Basil Apokaukos (264 words) [view diff] no match in snippet view article find links to article
Basil Apokaukos or Apokauchos (Greek: Βασίλειος Ἀπόκαυκος/Ἀπόκαυχος) was a Byzantine governor of the Peloponnese at the turn of the 11th century. Basil
Boris I of Bulgaria (3,537 words) [view diff] no match in snippet view article find links to article
Boris I, also known as Boris-Mihail (Michael) and Bogoris (Church Slavonic: Борисъ А҃ / Борисъ-Михаилъ Bulgarian: Борис I / Борис-Михаил; died 2 May 907)
Theoktistos (magistros) (348 words) [view diff] no match in snippet view article
Theoktistos (Greek: Θεόκτιστος; fl. 802–821) was a senior Byzantine official who played an important role under the Nikephorian dynasty (802–813). Theoktistos
Thermopylae (1,621 words) [view diff] no match in snippet view article find links to article
Thermopylae (/θərˈmɒpɪliː/; Ancient Greek and Katharevousa: Θερμοπύλαι (Thermopylai) [tʰermopýlai], Demotic Greek (Greek): Θερμοπύλες, (Thermopyles) [θermoˈpiles];
Nikephoros II Phokas (3,734 words) [view diff] no match in snippet view article find links to article
Nikephoros II Phokas (Νικηφόρος Φωκᾶς; c. 912 – 11 December 969), Latinized Nicephorus II Phocas, was Byzantine emperor from 963 to 969. His career, not
Alexios Gidos (611 words) [view diff] no match in snippet view article find links to article
Alexios Gidos (Greek: Ἀλέξιος Γίδος; fl. ca. 1185–1194) was a senior Byzantine general of the late 12th century. He is the first attested member of the
Savoyard crusade (4,409 words) [view diff] no match in snippet view article find links to article
The Savoyard crusade was a crusading expedition to the Balkans in 1366–67. It was born out of the same planning that led to the Alexandrian Crusade and
Uprising of Petar and Boyan (422 words) [view diff] no match in snippet view article find links to article
Peter and Boyan were late-10th century Bulgarian nobles (boyars) from Byzantine-administered northeastern Bulgaria. They are mentioned in Annales seu cronicae
Constantine V (4,621 words) [view diff] no match in snippet view article find links to article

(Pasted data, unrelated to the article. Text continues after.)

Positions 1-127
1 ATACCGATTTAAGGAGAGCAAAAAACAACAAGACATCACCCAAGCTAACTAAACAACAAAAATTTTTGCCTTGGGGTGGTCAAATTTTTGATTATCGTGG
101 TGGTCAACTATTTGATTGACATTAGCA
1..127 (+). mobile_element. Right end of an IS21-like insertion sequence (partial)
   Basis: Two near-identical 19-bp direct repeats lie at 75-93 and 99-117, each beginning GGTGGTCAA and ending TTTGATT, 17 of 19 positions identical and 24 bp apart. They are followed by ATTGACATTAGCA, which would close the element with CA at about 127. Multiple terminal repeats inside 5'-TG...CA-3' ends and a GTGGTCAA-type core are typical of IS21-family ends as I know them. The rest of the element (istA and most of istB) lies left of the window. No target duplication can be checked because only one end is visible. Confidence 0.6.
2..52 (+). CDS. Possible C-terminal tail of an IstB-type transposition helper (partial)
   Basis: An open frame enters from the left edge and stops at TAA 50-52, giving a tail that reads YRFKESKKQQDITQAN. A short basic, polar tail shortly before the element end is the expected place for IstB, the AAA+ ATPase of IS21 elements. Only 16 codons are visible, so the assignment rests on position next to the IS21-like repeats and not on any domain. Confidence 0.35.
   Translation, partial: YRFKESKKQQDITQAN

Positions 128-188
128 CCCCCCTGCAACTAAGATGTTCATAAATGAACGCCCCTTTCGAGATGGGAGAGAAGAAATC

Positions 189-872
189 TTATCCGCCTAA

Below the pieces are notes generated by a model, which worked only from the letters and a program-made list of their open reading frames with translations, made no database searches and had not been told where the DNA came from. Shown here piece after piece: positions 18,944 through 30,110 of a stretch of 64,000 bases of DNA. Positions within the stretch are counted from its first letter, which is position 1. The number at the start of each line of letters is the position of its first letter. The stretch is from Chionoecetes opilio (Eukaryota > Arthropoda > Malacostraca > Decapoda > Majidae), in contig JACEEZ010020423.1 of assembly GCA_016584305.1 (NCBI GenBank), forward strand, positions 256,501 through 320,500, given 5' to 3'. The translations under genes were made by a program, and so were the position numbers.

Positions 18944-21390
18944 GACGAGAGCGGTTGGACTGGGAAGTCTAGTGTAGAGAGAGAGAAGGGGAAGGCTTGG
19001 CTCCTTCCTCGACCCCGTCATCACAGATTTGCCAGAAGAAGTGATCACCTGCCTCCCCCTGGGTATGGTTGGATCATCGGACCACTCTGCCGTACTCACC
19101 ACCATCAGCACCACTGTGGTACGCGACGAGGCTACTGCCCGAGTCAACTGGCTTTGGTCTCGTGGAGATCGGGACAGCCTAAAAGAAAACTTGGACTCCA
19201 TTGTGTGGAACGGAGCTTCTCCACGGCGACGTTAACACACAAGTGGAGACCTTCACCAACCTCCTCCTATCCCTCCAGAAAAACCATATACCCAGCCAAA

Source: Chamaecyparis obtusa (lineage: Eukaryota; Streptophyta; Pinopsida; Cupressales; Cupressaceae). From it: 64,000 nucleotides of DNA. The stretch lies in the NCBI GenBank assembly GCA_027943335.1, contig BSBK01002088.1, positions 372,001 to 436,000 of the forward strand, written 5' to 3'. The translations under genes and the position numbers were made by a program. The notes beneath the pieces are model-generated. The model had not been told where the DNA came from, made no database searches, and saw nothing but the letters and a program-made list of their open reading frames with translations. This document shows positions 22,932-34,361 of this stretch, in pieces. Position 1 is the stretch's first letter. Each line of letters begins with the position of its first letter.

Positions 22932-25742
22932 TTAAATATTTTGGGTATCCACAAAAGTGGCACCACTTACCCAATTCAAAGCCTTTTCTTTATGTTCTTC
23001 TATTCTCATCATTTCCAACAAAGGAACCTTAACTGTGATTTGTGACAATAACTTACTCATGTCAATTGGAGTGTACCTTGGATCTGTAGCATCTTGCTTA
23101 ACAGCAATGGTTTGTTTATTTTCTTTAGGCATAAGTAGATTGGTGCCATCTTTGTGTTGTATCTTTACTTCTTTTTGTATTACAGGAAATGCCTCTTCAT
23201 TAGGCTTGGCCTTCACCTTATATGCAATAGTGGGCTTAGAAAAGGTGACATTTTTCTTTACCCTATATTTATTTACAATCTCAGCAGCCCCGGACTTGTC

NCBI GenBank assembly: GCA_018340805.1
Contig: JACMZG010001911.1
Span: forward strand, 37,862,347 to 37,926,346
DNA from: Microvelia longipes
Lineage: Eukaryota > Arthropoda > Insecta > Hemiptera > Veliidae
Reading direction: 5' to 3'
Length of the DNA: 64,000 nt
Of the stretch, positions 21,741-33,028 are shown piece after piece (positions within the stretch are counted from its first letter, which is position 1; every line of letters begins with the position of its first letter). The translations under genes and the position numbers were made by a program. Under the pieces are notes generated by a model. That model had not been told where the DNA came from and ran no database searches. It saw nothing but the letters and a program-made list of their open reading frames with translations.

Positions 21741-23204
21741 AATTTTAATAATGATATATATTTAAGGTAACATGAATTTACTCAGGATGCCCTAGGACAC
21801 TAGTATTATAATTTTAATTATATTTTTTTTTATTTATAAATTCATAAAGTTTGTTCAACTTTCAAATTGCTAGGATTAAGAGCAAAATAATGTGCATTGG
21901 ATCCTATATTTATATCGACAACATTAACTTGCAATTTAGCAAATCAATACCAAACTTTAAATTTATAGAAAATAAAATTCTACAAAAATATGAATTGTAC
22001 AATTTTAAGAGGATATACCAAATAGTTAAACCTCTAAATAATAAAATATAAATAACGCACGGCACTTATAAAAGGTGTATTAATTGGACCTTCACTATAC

Constantine V (Greek: Κωνσταντῖνος, translit. Kōnstantīnos; July 718 – 14 September 775) was Byzantine emperor from 741 to 775. His reign saw a consolidation
Ivan Asen II (4,684 words) [view diff] no match in snippet view article find links to article
Ivan Asen II, also known as John Asen II (Bulgarian: Иван Асен II, [iˈvan ɐˈsɛn ˈftɔri]; 1190s – May/June 1241), was Emperor (Tsar) of Bulgaria from 1218
Michael VIII Palaiologos (5,159 words) [view diff] no match in snippet view article find links to article
Michael VIII Palaiologos or Palaeologus (Greek: Μιχαὴλ Δούκας Ἄγγελος Κομνηνὸς Παλαιολόγος, romanized: Mikhaēl Doukas Angelos Komnēnos Palaiologos; 1223
Michael IX Palaiologos (5,552 words) [view diff] no match in snippet view article find links to article
Michael IX Palaiologos or Palaeologus (Greek: Μιχαήλ Δούκας Ἄγγελος Κομνηνός Παλαιολόγος, Mikhaēl Doukas Angelos Komnēnos Palaiologos; 17 April 1277 –
Theodore II Laskaris (6,146 words) [view diff] no match in snippet view article find links to article
Theodore II Doukas Laskaris or Ducas Lascaris (Greek: Θεόδωρος Δούκας Λάσκαρις, romanized: Theodōros Doukas Laskaris; 1221/1222 – 16 August 1258) was Emperor
Byzantine civil war of 1341–1347 (7,773 words) [view diff] no match in snippet view article find links to article
The Byzantine civil war of 1341–1347, sometimes referred to as the Second Palaiologan Civil War, was a conflict that broke out in the Byzantine Empire
Theodore Komnenos Doukas (8,473 words) [view diff] no match in snippet view article find links to article
Theodore Komnenos Doukas (Greek: Θεόδωρος Κομνηνὸς Δούκας, Theodōros Komnēnos Doukas, Latinized as Theodore Comnenus Ducas, died c. 1253) was ruler of
Basil II (9,222 words) [view diff] no match in snippet view article find links to article
Basil II Porphyrogenitus (Greek: Βασίλειος Πορφυρογέννητος Basileios Porphyrogennetos; 958 – 15 December 1025), nicknamed the Bulgar Slayer (Greek: ὁ Βουλγαροκτόνος
814 (410 words) [view diff] case mismatch in snippet view article find links to article
display the full calendar) of the Julian calendar. April 13 - ByzantineBulgarian Wars: Over the winter Krum, ruler (khan) of the Bulgarian Empire, had